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VIETNAM: PM Ponders Options on Duty Cuts to Imported Auto Parts

Import duties on certain automotive parts are to be cut as of 1 January 2018, thus levelling the playing field between imported automobiles (completely built units – CBUs) and those assembled locally from components sourced from overseas suppliers. The cuts will apply to auto parts used in the assembly of cars with up to nine seats and trucks with a capacity of up to five tonnes.

The government is still considering two options before the implementation. First, the existing duties on 163 imported components will be abolished, while removing the duty on 19 imported items that are currently taxed at between 3% and 50%. In the latter case, the designated items would include engines, gear-boxes, automatic transmission systems and fuel injection pumps. Both options will be presented to the country’s Prime Minister later in the year, with the approved alternative then expected to be in force until 2022.

To qualify for the tax cuts, a domestic car maker would have to demonstrate an annual growth rate of 16% and produce a minimum of 34,000 units. In the case of truck manufacturers, an annual growth rate of 18% would be required, together with a minimum production output of 8000 units. Both of these criteria would have to be met by the end of 2018, while all such vehicles would also have to comply with the stipulated energy-efficiency norms and the required international emission standards.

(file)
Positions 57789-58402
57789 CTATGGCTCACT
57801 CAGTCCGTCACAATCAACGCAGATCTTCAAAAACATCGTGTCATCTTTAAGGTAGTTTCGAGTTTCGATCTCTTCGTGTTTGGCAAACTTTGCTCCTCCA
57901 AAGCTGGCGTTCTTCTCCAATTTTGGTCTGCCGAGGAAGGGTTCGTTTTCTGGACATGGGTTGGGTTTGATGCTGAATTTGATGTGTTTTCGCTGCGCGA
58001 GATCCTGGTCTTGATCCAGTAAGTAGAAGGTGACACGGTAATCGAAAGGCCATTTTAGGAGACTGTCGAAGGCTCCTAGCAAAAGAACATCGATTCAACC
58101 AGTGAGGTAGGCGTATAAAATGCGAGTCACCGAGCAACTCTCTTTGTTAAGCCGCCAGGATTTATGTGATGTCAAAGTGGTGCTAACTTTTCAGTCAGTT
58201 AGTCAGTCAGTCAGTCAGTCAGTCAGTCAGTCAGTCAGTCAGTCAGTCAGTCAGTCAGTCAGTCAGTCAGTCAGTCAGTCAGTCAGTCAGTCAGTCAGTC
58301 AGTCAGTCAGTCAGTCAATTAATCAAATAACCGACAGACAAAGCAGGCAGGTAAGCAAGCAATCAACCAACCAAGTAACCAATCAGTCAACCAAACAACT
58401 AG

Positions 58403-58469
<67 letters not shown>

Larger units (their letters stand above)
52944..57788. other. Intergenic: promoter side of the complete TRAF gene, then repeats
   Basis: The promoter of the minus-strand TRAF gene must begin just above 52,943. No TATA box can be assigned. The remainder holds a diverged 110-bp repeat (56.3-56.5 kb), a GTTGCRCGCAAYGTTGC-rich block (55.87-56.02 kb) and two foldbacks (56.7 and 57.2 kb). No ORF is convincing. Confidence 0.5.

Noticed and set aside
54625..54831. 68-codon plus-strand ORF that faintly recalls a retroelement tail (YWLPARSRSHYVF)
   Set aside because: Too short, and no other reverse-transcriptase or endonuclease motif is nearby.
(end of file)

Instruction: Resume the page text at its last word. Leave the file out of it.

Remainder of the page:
The tax cuts are said to be in line with the country’s WTO commitments and are also expected to boost the domestic automotive industry. The measures are also scheduled to come into force ahead of the implementation of the full duty exemption on CBUs imported from ASEAN countries, which is due to come into effect later in 2018.

Content provided by Picture: HKTDC Research
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